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Jacob and Esau are born arguing. They are described as very different characters. In this parasha, we have the famous story of Esau selling his birthright and Isaac being deceived by his other son Jacob (with a little help from mother Rebecca) to receive his blessing.

Another voice


Toledot by Jeremy Gordon :: 5768

Jeremy Gordon is Rabbi of St Albans Masorti Synagogue

I struggle, every year, with the Rabbinic approach to this parasha. To both Ancient and Mediaeval masters it seems clear that Jacob is the goody - to be cheered to the utmost while Esau is the baddy - to be exegetically whipped at every possibility. One example will serve:

"And [Rebecca had] twins [ToMiM] in her belly." (Gen 25:24)

The mediaeval commentator Rashi says: "[ToMiM] is spelled missing a letter, but in the case of Tamar (Gen 38) twins [TAoMiM] is written in full. This is because, in Tamar's case, both twins were righteous, but in the case of Rebecca, one is righteous and one is wicked."

Poor Esau, he's not even born and already the Rabbis are painting him in ever deeper shades of darkness. But while Esau does seem a simple sort (not to mention a little hasty to sell his birthright) it's hard to see the Biblical character as such an archetypal villain. I know of the classic association of Esau with Rome and other destroyers of Jewish life, but what of the moment Esau returns with meat for his father? He realises the deceit of his brother and, cried out a tremendously great and bitter cry, and he said, "bless me, also me, my father?" (Gen 27:34) It should melt even the sternest Rabbinic heart. But the classic commentaries are unusually reticent in response to this searing howl; almost as if, unable to come up with anything nasty, they opt for silence.

It takes some digging to find anything that presents a more nuanced picture of Esau in the eyes of the Rabbis, but the nuances are there. Take this comment on the verse, "And Rebecca took Esau's fine garments [to give to Jacob when he goes to his father]." (Gen 27:15) What did Esau have fine garments for, since he was a hunter? Esau wore them to wait on his father. Rabban Shimon Ben Gamliel said, "All my life I waited on my father, but I haven't reached even one hundredth of the level of Esau in honouring his father. When I waited on my father I would wear tatty garments and go out in smart garments. But Esau waited on his father in the garments of royalty." (Bereshit Rabbah 65:16)

Esau becomes a paradigm for honouring one's parents; a command the Rabbis imbue with almost ultimate importance and, oddly enough, a command Jews and Jewish ancestors seem often to have a problem with. For example in the Talmud another non-Jew, Damma Ben Netina, is held up as a model, rather than opting for Abraham, Jacob, Joseph. (Kiddushin 31a) Of course the approach of this one midrash is not typical, but we should applaud and cherish its fearlessness and honesty. By encouraging us to approve of even the archetypal 'baddy' - Esau - we shake up our comfortable bifurcation of good and evil. We are offered the chance to appreciate shades of grey in a world where the temptation to see in black and white is surely quite strong enough - without the need for sustained anti-anyone polemic.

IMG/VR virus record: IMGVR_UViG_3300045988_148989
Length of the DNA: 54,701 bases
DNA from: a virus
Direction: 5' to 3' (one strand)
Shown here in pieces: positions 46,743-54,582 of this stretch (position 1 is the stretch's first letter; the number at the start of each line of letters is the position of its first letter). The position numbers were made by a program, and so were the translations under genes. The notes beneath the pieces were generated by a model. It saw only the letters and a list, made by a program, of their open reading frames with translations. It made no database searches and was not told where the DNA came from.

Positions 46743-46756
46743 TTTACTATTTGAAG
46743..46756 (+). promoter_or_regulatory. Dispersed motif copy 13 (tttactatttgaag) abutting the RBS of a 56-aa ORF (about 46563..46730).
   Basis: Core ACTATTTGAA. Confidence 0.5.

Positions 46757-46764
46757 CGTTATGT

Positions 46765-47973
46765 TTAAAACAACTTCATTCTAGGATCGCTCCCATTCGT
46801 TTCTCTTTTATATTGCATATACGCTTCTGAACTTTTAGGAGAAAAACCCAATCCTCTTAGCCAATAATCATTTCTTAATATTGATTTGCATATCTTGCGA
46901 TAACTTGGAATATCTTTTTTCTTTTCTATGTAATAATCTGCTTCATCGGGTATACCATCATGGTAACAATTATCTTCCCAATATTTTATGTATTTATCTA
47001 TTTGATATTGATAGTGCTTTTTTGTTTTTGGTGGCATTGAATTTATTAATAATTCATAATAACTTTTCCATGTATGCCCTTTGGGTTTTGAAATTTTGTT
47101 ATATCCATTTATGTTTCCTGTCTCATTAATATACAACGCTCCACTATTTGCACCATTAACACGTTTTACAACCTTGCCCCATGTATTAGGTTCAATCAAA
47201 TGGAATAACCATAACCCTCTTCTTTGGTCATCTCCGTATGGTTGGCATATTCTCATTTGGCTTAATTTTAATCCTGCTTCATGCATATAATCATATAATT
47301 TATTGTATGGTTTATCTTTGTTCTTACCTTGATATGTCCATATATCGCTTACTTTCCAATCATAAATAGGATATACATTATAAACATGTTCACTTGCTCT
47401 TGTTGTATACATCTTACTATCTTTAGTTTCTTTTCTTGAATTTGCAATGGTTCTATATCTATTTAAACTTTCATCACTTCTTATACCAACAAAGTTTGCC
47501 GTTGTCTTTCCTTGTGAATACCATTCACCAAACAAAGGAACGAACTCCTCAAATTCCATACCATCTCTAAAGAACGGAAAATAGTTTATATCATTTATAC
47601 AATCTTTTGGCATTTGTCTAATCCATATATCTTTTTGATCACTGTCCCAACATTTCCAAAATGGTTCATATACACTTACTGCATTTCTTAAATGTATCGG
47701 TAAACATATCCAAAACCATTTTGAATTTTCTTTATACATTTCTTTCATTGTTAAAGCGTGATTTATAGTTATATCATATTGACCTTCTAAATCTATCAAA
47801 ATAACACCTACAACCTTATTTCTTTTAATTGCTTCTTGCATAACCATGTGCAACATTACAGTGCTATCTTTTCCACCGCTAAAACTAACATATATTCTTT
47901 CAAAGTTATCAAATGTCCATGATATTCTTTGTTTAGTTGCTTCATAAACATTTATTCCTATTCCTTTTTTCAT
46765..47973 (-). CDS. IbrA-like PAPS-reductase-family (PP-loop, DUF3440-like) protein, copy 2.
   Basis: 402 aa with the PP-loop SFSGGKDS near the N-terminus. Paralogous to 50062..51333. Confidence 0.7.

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Another voice by Helen Lewis

Helen is mother of two sets of twins, which is what sparked her interest in this topic. She is a graduate of Oxford University, Pardes Institute in Jerusalem and the Melton Adult Mini- School. She is also a Trustee of the Leeds Jewish Welfare Board, a past Programme Chair of Leeds Day Limmud and a presenter at various Regional Limmud conferences. In her spare time she is an NHS manager.

Although twin births are now so much more common than they were a generation ago, people are still endlessly fascinated by them.

It is perhaps easier to forgive Rivka for some of her later behaviour when we remember that it must have felt at times that the twins were a curse rather than a blessing; that she was alone in a strange land with just her somewhat aloof and uncommunicative husband; without female relatives to support her.

Having been through so much, does that explain perhaps why she was so protective of Yaakov? Yaakov as the second twin to be born was perhaps even more at risk than his sibling - he came out pale whereas his brother seems ruddy and vigorous. It is certainly not uncommon for couples who struggle to conceive and are then blessed with any pregnancy, let alone with twins, to be particularly protective of their offspring. The way their parents treat the two brothers also has important lessons for us - the text makes it clear that Yitzchak favoured Esav because of the food he provided him. It doesn't explain why Rivka favoured Yaakov - one explanation given is that it's because Yitzchak already favoured Esav. Does this come to teach us something about not having favourites and the dangers of parents using their children as pawns in their own relationships? It certainly doesn't seem to be a lesson that Yaakov himself applied with his own children.

Those of us who know twins know how important it is to try not to compare them with one another, however difficult that is in practice especially if they are twins of the same sex. How might Esav's life have been if he had not been a twin but firmly in his place as elder son?

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